AS Law02 - Tort - Breach of Duty


  • Standard of care
  • what is breach of duty?
  • factors that affect standard of care
HideShow resource information
  • Created by: Henry Ng
  • Created on: 29-05-12 18:18

Standard of Care

  • once duty of care is established via 3 part caparo; breach of duty must be reached by failing to meet the standard of care required.
  • Standard of Care - what level of care must be maintained; reasonable man in the conditions of the activity.
    • Blyth v Birmingham waterworks co. - Baron Alderson

Reasonable man - expression used to describe the basis of the law of negligence: typical ordinary person.

  • it is an objective test - looks at how the reasonable man would act in a situation.
    • Wells v Cooper 1954 (fitting a door handle that came off resulting in damage to C) - No special charactersitics should be standard of a reasonably competent person doing DIY
1 of 5

Factors affecting standard - Special Characteristi

Special characteristics of defendents:

  • Nettleship v Western 1971(learner driver crashes car into lampost)
    • learner driver must be treated to a normal drivers standard of care
  • Bolam v Friern (electro therapy led to injury of C)
    • such medical therapy must be to a standard of a specialist
  • Richard v Mullins (child threw mud at Cs eyes)
    • children and teenagers must be treated to the standard of one at their age

Special Charactersitics of Claiment:

  • Paris v Stepney B.C (sight only one eye, blinded at work due to no goggles) - higher standard of care needed due to C's charactersitics
  • Walker v Northumberland CC 1995 (stress from overworking, after time off same amount of work was given) - employer must take more care as to not repeat injuries due to it having occurred before!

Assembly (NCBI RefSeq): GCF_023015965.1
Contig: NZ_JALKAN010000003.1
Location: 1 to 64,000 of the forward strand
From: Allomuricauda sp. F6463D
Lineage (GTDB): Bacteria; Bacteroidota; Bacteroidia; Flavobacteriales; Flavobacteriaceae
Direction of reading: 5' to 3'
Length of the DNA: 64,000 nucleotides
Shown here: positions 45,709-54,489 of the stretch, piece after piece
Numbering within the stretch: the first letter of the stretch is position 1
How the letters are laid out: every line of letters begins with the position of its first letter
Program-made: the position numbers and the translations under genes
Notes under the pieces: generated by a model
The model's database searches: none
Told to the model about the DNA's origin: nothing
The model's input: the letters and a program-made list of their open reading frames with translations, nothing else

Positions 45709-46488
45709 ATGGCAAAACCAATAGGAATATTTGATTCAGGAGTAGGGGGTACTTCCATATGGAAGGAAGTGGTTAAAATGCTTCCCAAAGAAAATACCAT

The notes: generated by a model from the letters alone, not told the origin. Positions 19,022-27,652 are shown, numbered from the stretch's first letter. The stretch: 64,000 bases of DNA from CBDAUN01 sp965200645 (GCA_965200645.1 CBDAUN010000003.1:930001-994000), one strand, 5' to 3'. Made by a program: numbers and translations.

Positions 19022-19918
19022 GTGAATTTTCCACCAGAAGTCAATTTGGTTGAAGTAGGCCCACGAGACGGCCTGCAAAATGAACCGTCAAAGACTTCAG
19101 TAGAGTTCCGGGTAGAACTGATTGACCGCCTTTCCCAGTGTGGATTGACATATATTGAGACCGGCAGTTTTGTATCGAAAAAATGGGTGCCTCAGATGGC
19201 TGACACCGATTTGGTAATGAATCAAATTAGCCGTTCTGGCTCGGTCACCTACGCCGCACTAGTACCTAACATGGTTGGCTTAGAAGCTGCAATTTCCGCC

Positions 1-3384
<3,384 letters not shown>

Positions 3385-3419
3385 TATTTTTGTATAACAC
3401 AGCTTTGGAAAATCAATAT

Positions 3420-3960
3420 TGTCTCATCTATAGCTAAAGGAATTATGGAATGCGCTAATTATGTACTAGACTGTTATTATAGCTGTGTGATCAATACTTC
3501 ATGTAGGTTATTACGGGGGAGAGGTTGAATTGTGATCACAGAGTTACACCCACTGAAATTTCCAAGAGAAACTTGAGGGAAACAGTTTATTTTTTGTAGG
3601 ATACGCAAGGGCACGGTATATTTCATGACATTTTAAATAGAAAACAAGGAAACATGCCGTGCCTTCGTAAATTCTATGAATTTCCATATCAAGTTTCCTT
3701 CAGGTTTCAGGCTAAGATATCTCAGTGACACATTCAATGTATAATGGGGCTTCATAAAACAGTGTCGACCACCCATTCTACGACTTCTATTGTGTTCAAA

2 of 5

Size of Risk

If the magnitude of risk is reasonable or greater than reasonable then breach of duty is apparent, if it is too minimal then it is not.

  • Bolton v Stone 1951 (cricket ball hit over fence, only ever happened 30 times in 70 years, ended up hinding a passer by)
    • size of risk was too small thus not in breach of duty
  • Haley v LEB 1964 (blindman walked into an electrical trench due to no sufficient warning signs for the non sighted.)
    • This was a reasonable risk and statistically would occur due to the lack of precautions thus LEB was in breach of duty.
3 of 5

Practical precautions

Have all practical precautions been taken? if not then breach of duty is apparent.

  • Latimer v AEC Ltd (factory was flooded with water and oil but sawdust and clean up was sufficient)
    • not liable as the company acted in the fashion of a reasonably responsible company by clearing up the mess and putting up warning signs.
4 of 5

Benefits of Taking risk

Do the benefits of taking risks outweigh the dangers; if so then there is no breach of duty.

  • Watt v Hertfordshire CC. (firefighters improvised equipment to save the life of a woman but resulted in jury as vehicle was no sustainable) 
    • benefit of saving a life outweighs the risk
      • this is also known as a social utility risk!
5 of 5


No comments have yet been made

Similar Law resources:

See all Law resources »See all Law of Tort resources »